Tuesday, 20 March 2012

40BFL 11: Wuthering Heights

I read this book in one sitting, which is rare for me - I have all the attention of a goldfish that got dropped on its head as a guppy. But sometimes a writer can catch you by a thread of your soul and something of theirs snakes around yours and before you know it you're breathing their prose like you wrote it. Something of me is trapped in Wuthering Heights. If you haven't read the book you should know that it's not a pleasant thought.

Part of why it's a genuinely very clever book is that it's told by an idiot - a banal simpering man who is the very antithesis of the characters who arrest our concentration. But this idiot narrator is for most of the book himself recounting the story of the nurse. The astute reader will notice that this nurse is in fact the primary enemy of the story - she singlehandedly destroys Heathcliff and Cathy's relationship at the crucial moment and so causes the terrifying grief and tragedy that ensues. We learn through the text itself to mistrust the text. A tale told be a villain told by an idiot. What follows is an intriguing test of reading. Can we sort through the layers of subjectivity and see the world as it really is?

The truth is that we get glimpses, mostly revealed in the most gut-wrenching and disturbing prose so fraught with emotion that it leaves you in a distempered state of anxiety for days. At the same time our own fury is amassed at the very tellers of the story, who frozen in print are unable to admit, to suffer and enable the release of our own wrought feelings. (A similar effect is achieved in Ian McEwan's Atonement though with nowhere near the force.) As an exercise in subjectivity Emily gives us a haunted text - haunted by the reality of tragedy. This is not various angles on certain decentred happenings as one might find in a postmodern novel; this is a moral disaster and tragic ruin of lives, obfuscated by the complexity of character, guilt and stupidity - but the truth is there - as bare as a corpse in the living room.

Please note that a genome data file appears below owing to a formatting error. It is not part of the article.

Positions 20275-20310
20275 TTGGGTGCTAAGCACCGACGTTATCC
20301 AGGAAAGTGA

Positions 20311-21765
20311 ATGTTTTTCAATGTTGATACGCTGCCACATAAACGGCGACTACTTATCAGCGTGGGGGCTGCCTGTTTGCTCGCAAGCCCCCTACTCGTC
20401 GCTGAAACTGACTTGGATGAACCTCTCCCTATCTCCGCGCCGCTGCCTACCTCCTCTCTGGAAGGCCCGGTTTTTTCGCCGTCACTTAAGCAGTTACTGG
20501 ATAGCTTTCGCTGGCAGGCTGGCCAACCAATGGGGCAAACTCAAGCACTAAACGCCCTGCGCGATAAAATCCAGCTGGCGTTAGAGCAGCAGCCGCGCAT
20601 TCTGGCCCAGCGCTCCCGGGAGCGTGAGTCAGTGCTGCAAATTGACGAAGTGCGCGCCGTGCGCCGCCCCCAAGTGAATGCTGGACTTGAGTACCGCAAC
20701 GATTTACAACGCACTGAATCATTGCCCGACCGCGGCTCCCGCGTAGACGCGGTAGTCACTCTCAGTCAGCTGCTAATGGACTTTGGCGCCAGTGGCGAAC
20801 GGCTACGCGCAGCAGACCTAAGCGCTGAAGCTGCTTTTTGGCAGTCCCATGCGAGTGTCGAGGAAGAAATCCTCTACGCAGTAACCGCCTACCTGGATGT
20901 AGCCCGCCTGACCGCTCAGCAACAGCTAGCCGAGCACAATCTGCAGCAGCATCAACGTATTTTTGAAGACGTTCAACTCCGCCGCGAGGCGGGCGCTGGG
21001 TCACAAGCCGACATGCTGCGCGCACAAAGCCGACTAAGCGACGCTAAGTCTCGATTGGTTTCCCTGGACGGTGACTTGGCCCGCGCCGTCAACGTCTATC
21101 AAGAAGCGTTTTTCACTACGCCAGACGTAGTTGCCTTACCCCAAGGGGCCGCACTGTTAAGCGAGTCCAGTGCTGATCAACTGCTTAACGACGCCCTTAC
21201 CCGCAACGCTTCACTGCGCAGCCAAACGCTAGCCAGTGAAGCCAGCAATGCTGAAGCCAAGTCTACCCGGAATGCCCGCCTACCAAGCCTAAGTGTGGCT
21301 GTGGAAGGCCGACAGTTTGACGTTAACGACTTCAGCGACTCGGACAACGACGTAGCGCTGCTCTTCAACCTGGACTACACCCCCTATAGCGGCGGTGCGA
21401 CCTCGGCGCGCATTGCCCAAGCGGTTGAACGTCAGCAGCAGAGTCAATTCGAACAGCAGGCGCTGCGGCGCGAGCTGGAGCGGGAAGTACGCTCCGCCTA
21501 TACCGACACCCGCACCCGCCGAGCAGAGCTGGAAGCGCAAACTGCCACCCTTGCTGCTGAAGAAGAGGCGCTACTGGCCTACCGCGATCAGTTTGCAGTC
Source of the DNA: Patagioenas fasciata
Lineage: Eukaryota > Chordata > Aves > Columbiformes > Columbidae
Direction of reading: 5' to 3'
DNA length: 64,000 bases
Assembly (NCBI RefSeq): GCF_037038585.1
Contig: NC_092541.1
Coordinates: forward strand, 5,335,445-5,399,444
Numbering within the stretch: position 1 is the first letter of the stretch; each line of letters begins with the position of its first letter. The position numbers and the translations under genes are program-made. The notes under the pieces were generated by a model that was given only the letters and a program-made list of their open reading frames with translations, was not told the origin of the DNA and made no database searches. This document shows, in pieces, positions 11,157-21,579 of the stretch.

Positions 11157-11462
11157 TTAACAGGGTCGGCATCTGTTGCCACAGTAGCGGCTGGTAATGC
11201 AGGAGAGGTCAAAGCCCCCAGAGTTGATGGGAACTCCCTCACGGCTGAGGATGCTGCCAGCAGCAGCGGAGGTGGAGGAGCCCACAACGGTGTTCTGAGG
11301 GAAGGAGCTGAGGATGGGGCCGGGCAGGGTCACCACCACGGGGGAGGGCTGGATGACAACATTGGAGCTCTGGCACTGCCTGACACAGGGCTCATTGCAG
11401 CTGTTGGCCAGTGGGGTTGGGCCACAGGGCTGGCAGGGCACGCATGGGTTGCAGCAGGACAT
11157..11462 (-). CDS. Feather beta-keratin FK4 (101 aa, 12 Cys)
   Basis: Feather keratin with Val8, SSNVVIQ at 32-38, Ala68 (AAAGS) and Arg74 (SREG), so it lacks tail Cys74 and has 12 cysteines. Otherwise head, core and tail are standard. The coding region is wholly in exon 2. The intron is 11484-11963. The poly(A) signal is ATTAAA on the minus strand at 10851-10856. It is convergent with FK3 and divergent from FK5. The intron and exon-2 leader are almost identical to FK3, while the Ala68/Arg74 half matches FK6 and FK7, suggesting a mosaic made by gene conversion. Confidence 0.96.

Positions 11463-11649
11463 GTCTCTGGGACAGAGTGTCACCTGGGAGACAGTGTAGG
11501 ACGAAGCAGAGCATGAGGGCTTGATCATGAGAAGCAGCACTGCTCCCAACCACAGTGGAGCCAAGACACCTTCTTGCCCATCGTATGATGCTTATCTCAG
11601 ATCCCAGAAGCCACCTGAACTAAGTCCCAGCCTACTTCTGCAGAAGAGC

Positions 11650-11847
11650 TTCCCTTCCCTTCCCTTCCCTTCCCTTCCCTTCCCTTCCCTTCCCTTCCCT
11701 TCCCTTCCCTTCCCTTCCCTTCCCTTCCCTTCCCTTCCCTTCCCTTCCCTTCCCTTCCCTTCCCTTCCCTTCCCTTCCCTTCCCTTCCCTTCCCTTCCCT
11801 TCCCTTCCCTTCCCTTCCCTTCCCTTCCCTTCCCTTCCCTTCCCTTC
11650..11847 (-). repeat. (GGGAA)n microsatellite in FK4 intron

I read one page again and again and I can't get beyond it:

I cannot express it; but surely you and everybody have a notion that there is or should be an existence of yours beyond you. What were the use of my creation, if I were entirely contained here? My great miseries in this world have been Heathcliff's miseries, and I watched and felt each from the beginning: my great thought in living is himself. If all else perished, and he remained, I should still continue to be; and if all else remained, and he were annihilated, the universe would turn to a mighty stranger: I should not seem a part of it. My love for Linton is like the foliage in the woods: time will change it, I'm well aware, as winter changes the trees. My love for Heathcliff resembles the eternal rocks beneath: a source of little visible delight, but necessary. Nelly, I am Heathcliff! He's always, always in my mind: not as a pleasure, any more than I am always a pleasure to myself, but as my own being.

It is how St Ignatius wants you to feel about Jesus. And if you don't feel it towards the person you're with; after reading it, how could you ever want to stay with them?

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